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Latter Days
2004 - R - 97 Mins.
Director: C. Jay Cox
Producer: Jennifer Schaefer
Written By: C. Jay Cox
Starring: Steve Sandvoss, Wes Ramsey, Rebekah Jordan, Jacqueline Bisset, Joseph Gordon-Levitt
Review by: Harrison Cheung
Official Site:

Do *you* go to church?
From the writer of ‘Sweet Home Alabama’ comes a semi-autobiographical film about a closeted young Mormon missionary who arrives in exotic Los Angeles only to meet a slick, shallow gay man who lives next door. In ‘Latter Days,’ both young men are on paths of self-discovery in this uneven but sweet, well-intentioned romantic ‘coming out’ drama.

Steve Sandvoss, looking like a young Christopher Atkins, stars as Aaron, the baby-faced blonde-haired Mormon hunk who is the ultimate stranger in a strange land as he begins his obligatory two-year stint preaching door-to-door in Los Angeles. Wes Ramsey (‘Charmed’) is the ironically named, Christian, a sexually hyperactive gay man whose life is a string of one-night stands. When Christian first spots Aaron, he makes a bet with his co-workers that he can bed a Mormon boy. He soon learns that Aaron wants more than sex – he’s looking for love.

‘Latter Days’ features a strong and interesting supporting cast that includes: Jacqueline Bisset as the owner of an chichi restaurant, Joseph Gordon–Levitt (‘Third Rock from the Sun’) as a hateful Mormon bigot, and veteran Mary Kay Place (‘Sweet Home Alabama’) as Aaron’s narrow-minded mother. Ramsey, who looks like young Richard Hatch - from 'Battlestar Galactica' not the reality series - has the thankless role of playing a shallow narcissist. So is it a compliment to say that he’s convincing in the part?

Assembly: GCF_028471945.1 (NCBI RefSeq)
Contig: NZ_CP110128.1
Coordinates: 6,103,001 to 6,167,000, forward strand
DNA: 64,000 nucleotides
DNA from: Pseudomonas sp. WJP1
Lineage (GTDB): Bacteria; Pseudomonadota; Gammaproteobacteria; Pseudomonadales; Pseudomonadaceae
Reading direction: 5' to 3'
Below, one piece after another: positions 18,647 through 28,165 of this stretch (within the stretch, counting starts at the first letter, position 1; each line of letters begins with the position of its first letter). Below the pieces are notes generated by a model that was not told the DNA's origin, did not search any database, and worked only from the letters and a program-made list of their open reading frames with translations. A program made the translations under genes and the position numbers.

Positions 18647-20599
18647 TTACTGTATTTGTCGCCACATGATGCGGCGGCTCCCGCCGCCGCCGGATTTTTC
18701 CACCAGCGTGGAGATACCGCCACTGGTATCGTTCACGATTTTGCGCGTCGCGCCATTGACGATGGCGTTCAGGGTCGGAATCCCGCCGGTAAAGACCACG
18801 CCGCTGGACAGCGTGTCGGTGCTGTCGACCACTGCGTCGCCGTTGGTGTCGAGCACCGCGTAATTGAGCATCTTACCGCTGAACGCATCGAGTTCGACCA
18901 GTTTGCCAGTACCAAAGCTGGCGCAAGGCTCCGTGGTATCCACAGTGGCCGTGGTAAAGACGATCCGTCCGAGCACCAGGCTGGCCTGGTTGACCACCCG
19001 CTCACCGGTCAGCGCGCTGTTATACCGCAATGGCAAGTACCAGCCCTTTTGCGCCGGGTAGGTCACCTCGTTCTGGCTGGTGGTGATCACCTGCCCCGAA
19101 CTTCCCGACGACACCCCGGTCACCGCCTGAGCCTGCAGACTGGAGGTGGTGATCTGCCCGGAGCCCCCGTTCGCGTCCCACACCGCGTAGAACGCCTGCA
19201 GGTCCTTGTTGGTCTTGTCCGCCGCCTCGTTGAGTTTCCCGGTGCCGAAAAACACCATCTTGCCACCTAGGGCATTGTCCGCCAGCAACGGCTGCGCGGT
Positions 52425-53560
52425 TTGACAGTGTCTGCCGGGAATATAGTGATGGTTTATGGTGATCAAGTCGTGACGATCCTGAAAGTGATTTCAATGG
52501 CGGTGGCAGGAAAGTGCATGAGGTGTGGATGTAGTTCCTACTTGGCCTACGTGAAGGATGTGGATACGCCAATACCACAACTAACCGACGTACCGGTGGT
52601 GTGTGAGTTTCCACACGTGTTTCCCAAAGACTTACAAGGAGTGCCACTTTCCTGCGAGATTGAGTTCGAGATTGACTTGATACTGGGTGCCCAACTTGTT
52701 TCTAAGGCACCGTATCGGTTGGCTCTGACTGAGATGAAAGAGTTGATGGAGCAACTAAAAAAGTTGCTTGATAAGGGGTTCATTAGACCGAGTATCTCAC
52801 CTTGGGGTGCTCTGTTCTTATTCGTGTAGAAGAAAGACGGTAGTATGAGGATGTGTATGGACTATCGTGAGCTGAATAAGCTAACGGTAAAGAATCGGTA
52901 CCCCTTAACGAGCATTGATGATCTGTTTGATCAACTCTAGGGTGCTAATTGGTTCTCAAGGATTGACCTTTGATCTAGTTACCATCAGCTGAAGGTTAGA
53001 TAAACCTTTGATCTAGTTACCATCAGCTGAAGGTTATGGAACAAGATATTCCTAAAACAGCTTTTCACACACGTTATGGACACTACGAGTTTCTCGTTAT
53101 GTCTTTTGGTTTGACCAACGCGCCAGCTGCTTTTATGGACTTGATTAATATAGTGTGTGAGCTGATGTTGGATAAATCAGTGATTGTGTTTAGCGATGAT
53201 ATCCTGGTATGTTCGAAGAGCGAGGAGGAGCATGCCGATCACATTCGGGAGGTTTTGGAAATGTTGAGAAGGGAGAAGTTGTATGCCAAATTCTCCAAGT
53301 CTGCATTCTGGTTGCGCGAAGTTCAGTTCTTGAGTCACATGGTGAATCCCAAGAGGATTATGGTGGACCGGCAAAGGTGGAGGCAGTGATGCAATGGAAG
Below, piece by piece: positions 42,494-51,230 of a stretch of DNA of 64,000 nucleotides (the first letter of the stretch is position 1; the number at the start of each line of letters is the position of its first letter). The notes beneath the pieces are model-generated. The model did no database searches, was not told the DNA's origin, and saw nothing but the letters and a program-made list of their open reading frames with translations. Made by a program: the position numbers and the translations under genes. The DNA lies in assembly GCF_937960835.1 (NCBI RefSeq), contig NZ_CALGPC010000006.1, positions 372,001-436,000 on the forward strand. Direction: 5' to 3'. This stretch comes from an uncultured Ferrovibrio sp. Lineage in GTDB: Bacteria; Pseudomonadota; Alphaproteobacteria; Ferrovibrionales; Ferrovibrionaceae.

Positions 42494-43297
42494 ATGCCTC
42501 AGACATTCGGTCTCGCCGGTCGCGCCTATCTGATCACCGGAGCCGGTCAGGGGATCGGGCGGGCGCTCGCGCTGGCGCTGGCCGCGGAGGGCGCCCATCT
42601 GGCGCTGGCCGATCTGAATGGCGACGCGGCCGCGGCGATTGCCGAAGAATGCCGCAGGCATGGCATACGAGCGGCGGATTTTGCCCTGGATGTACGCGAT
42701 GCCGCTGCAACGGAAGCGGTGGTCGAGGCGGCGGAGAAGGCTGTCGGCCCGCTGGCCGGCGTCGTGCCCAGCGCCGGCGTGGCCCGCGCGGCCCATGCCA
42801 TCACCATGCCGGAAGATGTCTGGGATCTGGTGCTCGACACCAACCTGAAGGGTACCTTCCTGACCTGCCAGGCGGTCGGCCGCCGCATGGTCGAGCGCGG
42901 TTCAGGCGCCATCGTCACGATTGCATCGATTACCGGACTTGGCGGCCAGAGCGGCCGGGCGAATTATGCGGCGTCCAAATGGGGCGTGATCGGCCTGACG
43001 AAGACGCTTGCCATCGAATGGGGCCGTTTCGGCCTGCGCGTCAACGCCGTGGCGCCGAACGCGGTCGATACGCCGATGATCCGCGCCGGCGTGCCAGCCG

When ‘Latter Days’ was making the film festival circuit, it garnered attention as an attack on the Mormon Church and its stance against homosexuality as well as its restricted attitudes toward people of color and women. That’s both the film’s strength and weakness – it’s too ambitious and unstructured to effectively score a hit on all counts without being preachy itself. Add a layer of L.A.-centric humor about wannabe actors and singers working as waiters, a subplot about dealing with AIDS, another storyline about euthanasia and you can see that ‘Latter Days’ tries waaaay too hard as a gay romantic drama heavy with social political commentary that's just beyond the capabilities of writer/director C. Jay Cox’s directorial debut.

There’s also a cornball pop soundtrack that unfortunately has an integral part to play with the plot. Christian’s roommate, Julie (Rebekah Jordan), is an aspiring singer so a song ends up being a clumsy plot device like a 80’s flashback to ‘Fame.’

But aside from the occasional aural assault, ‘Latter Days’ earnestness surpasses its shortcomings. Aaron learns about love outside his strict church upbringing, and Christian learns about intimacy. The film relies on its often reflective and intelligent dialogue (you'll get deep doses of Cox's views on religion and spirituality) as well as the considerable sweetness and charm of its star, Sandvoss – he is particularly memorable in a heart wrenching ‘coming out’ confrontation scene with his mother. Flaws and all though, ‘Latter Days’ is a worthwhile drama, which preaches that life and love - in any form - are compatible with a loving, tolerant God.
Movie Guru Rating
Average but solid.  Fans of this genre will probably enjoy it.  Others may not. Average but solid.  Fans of this genre will probably enjoy it.  Others may not. Average but solid.  Fans of this genre will probably enjoy it.  Others may not.
  3 out of 5 stars

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